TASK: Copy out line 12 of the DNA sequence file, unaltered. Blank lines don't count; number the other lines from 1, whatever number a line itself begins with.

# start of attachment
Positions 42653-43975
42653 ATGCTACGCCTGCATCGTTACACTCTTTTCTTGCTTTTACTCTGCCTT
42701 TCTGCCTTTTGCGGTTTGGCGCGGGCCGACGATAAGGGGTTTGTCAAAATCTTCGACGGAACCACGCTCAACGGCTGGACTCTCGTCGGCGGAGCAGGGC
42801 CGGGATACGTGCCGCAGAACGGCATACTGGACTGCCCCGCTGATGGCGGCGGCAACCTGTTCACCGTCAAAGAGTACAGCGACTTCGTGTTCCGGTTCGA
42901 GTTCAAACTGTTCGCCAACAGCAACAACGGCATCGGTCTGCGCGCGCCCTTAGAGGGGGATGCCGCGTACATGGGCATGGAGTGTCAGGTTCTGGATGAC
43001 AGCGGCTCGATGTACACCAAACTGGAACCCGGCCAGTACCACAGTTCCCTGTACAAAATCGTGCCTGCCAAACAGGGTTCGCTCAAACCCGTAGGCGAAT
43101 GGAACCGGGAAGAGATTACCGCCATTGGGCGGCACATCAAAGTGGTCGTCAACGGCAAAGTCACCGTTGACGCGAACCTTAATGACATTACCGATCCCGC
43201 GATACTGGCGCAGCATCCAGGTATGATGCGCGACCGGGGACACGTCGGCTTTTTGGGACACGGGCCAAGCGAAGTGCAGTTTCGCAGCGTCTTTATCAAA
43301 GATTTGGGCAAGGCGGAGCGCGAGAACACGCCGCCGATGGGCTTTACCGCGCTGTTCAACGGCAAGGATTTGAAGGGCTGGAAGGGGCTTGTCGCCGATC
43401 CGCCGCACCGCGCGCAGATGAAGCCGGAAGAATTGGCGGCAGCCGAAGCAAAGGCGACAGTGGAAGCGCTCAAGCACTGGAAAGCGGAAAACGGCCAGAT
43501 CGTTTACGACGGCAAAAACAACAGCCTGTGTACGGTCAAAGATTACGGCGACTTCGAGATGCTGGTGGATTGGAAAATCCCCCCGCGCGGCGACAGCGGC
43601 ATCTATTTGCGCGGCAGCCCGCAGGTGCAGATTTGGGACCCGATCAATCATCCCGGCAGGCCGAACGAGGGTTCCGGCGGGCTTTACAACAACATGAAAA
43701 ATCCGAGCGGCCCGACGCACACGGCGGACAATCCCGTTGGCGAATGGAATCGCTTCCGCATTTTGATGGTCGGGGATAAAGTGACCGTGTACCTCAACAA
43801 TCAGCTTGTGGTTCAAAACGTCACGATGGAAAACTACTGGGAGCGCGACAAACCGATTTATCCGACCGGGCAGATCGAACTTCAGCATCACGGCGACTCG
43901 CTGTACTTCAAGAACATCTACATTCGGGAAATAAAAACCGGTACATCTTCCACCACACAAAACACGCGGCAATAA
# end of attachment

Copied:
43601 ATCTATTTGCGCGGCAGCCCGCAGGTGCAGATTTGGGACCCGATCAATCATCCCGGCAGGCCGAACGAGGGTTCCGGCGGGCTTTACAACAACATGAAAA